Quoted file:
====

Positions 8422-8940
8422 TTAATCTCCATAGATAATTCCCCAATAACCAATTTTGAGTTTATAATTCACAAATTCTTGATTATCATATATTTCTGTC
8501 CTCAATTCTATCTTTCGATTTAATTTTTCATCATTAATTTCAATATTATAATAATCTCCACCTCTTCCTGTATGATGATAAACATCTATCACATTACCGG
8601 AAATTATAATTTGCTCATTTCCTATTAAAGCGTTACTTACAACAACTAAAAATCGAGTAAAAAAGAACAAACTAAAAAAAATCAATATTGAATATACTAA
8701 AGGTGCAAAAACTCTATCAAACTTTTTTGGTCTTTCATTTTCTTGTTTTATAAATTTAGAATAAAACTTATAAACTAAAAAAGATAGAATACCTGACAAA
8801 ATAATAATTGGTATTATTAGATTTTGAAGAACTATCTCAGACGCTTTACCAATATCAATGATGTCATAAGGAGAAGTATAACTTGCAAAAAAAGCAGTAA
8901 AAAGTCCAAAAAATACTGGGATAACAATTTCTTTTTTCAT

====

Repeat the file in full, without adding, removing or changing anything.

Positions 8422-8940
8422 TTAATCTCCATAGATAATTCCCCAATAACCAATTTTGAGTTTATAATTCACAAATTCTTGATTATCATATATTTCTGTC
8501 CTCAATTCTATCTTTCGATTTAATTTTTCATCATTAATTTCAATATTATAATAATCTCCACCTCTTCCTGTATGATGATAAACATCTATCACATTACCGG
8601 AAATTATAATTTGCTCATTTCCTATTAAAGCGTTACTTACAACAACTAAAAATCGAGTAAAAAAGAACAAACTAAAAAAAATCAATATTGAATATACTAA
8701 AGGTGCAAAAACTCTATCAAACTTTTTTGGTCTTTCATTTTCTTGTTTTATAAATTTAGAATAAAACTTATAAACTAAAAAAGATAGAATACCTGACAAA
8801 ATAATAATTGGTATTATTAGATTTTGAAGAACTATCTCAGACGCTTTACCAATATCAATGATGTCATAAGGAGAAGTATAACTTGCAAAAAAAGCAGTAA
8901 AAAGTCCAAAAAATACTGGGATAACAATTTCTTTTTTCAT